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El efecto de la inmigración en la sostenibilidad a largo plazo del sistema de pensiones en España

  • Zenon Jiménez-Ridruejo Ayuso


    (Universidad de Valladolid)

  • Carlos Borondo Arribas


    (Universidad de Valladolid)

  • Julio López Díaz


    (Universidad de Valladolid)

  • Carmen Lorenzo Lago


    (Universidad de Valladolid)

  • Carmen Rodríguez Sumaza


    (Universidad de Valladolid)

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    In this paper we build a socio-economic simulation model, called Carrion, to project the public expenditure on the retirement pensions, the social security contributions and the GDP through 2060. The model makes use of detailed hypothesis backed with econometric estimations on the behavior of current and future immigrants related to the length of stay, fertility, wages and employment rates. This information, along with the same for the native population, allows a detailed analysis of the effect of immigration on the balance of the social security system. The main result is that the solvency ratio (contributions over pensions) of immigrants is clearly above that of natives and will be so until 2055, when both ratios will be well under current values

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    Article provided by IEF in its journal Hacienda Pública Española/Revista de Economía Pública.

    Volume (Year): 188 (2009)
    Issue (Month): 1 (March)
    Pages: 74-121

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    Handle: RePEc:hpe:journl:y:2009:v:188:1:p:74-121
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    1. Juan A. Rojas, . "Life-cycle Earnings Cohort Size Effects and Social Security. A Quantitative Exploration," Studies on the Spanish Economy 88, FEDEA.
    2. David Coleman, 2006. "Immigration and Ethnic Change in Low-Fertility Countries: A Third Demographic Transition," Population and Development Review, The Population Council, Inc., vol. 32(3), pages 401-446.
    3. Winter-Ebmer, Rudolf & Zweimüller, Josef, 1994. "Immigration and the Earnings of Young Native Workers," CEPR Discussion Papers 936, C.E.P.R. Discussion Papers.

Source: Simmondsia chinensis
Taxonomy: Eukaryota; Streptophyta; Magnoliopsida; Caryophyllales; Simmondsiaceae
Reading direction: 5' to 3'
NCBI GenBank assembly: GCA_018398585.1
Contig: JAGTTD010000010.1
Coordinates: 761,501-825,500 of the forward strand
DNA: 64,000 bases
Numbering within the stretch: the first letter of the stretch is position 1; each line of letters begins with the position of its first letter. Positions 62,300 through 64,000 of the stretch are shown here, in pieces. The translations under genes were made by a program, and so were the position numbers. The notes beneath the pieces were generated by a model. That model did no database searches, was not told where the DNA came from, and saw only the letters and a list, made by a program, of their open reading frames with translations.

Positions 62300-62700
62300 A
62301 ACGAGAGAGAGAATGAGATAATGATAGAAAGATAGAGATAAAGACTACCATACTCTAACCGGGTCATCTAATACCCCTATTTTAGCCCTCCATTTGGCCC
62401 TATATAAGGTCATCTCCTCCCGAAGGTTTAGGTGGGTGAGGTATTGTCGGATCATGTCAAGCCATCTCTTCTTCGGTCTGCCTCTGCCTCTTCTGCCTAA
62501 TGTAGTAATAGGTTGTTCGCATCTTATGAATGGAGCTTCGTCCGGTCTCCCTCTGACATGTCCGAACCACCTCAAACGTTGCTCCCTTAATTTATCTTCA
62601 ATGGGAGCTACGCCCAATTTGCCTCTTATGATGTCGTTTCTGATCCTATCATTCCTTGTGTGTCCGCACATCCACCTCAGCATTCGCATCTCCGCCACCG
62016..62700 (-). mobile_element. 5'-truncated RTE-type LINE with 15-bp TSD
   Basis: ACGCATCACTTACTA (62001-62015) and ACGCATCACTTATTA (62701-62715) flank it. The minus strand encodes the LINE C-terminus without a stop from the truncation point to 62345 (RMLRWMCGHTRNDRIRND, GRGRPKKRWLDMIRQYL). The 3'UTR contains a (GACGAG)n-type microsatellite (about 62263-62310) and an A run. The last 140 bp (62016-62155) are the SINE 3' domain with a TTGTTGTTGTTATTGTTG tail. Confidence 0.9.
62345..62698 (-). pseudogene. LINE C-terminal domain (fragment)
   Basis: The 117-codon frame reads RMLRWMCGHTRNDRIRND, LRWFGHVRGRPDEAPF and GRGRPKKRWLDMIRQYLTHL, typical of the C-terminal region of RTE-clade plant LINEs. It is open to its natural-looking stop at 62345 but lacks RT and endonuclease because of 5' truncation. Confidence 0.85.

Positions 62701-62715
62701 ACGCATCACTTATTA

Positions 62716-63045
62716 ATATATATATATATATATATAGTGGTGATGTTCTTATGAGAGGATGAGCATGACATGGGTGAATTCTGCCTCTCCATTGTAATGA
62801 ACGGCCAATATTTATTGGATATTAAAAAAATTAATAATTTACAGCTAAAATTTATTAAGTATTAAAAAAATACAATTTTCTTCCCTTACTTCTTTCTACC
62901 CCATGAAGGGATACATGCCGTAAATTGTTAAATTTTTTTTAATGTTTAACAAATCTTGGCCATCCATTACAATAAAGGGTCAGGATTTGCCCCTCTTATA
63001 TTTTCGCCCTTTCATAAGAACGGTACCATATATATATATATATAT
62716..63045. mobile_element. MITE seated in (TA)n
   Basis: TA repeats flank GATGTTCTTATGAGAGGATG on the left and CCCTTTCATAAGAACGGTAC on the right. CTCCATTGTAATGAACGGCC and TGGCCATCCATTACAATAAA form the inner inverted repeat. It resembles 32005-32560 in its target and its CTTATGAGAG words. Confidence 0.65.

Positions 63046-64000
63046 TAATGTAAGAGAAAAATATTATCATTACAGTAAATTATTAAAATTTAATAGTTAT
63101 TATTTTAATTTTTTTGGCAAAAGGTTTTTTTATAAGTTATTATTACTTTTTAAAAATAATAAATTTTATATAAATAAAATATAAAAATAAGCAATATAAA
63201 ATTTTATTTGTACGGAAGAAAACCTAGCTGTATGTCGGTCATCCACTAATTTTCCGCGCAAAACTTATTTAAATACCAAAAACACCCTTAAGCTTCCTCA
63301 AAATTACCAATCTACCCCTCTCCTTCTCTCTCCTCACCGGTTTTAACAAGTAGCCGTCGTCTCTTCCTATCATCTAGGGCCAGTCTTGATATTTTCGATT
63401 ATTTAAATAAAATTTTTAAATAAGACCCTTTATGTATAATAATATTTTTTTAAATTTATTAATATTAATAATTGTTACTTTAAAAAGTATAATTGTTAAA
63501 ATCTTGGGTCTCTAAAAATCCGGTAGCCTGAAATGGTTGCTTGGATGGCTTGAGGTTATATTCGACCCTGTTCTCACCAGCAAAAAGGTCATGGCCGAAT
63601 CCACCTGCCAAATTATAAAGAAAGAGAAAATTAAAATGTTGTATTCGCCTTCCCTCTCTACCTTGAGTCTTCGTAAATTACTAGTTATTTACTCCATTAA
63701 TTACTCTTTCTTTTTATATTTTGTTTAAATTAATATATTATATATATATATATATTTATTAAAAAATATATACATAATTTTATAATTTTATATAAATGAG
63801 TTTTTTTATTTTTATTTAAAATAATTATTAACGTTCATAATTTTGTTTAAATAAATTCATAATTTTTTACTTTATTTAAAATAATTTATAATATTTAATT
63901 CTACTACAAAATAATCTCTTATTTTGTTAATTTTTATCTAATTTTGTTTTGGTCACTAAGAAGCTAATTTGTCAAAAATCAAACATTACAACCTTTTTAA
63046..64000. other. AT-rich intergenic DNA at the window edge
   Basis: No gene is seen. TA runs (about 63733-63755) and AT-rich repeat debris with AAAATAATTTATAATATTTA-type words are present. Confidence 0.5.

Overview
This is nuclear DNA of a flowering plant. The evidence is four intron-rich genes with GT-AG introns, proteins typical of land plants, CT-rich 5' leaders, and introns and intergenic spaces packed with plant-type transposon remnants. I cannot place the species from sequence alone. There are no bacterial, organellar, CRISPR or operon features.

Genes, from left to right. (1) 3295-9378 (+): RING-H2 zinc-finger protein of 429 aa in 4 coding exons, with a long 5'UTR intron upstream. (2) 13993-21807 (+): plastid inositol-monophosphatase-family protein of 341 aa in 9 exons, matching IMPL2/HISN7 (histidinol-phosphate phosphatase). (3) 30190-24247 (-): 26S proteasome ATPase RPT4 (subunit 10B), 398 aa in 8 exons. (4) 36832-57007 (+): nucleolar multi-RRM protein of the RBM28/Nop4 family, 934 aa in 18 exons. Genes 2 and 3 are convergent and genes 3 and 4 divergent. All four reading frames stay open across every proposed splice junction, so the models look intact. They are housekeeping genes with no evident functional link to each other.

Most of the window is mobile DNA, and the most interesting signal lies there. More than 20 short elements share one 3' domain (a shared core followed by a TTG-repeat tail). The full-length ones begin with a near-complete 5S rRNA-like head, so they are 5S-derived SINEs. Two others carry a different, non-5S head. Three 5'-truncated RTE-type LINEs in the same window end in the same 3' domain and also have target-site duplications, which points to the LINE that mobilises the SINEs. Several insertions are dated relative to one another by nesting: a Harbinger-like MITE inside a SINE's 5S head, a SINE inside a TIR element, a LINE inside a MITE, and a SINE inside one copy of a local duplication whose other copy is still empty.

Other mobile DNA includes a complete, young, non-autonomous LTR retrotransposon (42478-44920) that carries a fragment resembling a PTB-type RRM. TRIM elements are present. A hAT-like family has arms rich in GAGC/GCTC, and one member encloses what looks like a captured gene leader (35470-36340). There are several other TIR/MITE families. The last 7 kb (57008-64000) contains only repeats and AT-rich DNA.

4. Joan Gil & Miguel Angel López García & Jorge Onrubia & Cío Patxot & Guadalupe Souto, 2007. "A projection model of the contributory pension expenditure of the spanish social security system: 2004-2050," Hacienda Pública Española, IEF, vol. 182(3), pages 75-116, September.
    5. Raquel Carrasco & Juan F. Jimeno & Ana Carolina Ortega, 2004. "The Effect Of Immigration On The Employment Opportunities Of Native-Born Workers: Some Evidence For Spain," Economics Working Papers we046122, Universidad Carlos III, Departamento de Economía.
    6. Rudolf Winter-Ebmer & Josef Zweimüller, 1999. "Do immigrants displace young native workers: The Austrian experience," Journal of Population Economics, Springer, vol. 12(2), pages 327-340.
    7. Charles I. Jones, 2002. "Sources of U.S. Economic Growth in a World of Ideas," American Economic Review, American Economic Association, vol. 92(1), pages 220-239, March.
    8. Juan F. Jimeno & Juan A. Rojas & Sergio Puente, 2006. "Modeling the impact of aging on social security expenditures," Banco de Espa�a Occasional Papers 0601, Banco de Espa�a.
    9. Andrea Montanino & Bartosz Przywara & David Young, 2004. "Investment in education: the implications for economic growth and public finances - Andrea Montanino, Bartosz Przywara and David Young," European Economy - Economic Papers 217, Directorate General Economic and Financial Affairs (DG ECFIN), European Commission.
    10. Christian Dustmann & Francesca Fabbri & Ian Preston, 2005. "The Impact of Immigration on the British Labour Market," Economic Journal, Royal Economic Society, vol. 115(507), pages F324-F341, November.
    11. Robert J. LaLonde & Robert H. Topel, 1991. "Labor Market Adjustments to Increased Immigration," NBER Chapters, in: Immigration, Trade, and the Labor Market, pages 167-199 National Bureau of Economic Research, Inc.
    12. Angel Melguizo & Manuel Balmaseda & David Taguas, 2005. "Las reformas necesarias en el sistema de pensiones contributivas en Espana," Working Papers 0505, BBVA Bank, Economic Research Department.
    13. Borjas, George J., 1999. "The economic analysis of immigration," Handbook of Labor Economics, in: O. Ashenfelter & D. Card (ed.), Handbook of Labor Economics, edition 1, volume 3, chapter 28, pages 1697-1760 Elsevier.
    14. George J. Borjas, 2003. "The Labor Demand Curve Is Downward Sloping: Reexamining The Impact Of Immigration On The Labor Market," The Quarterly Journal of Economics, MIT Press, vol. 118(4), pages 1335-1374, November.
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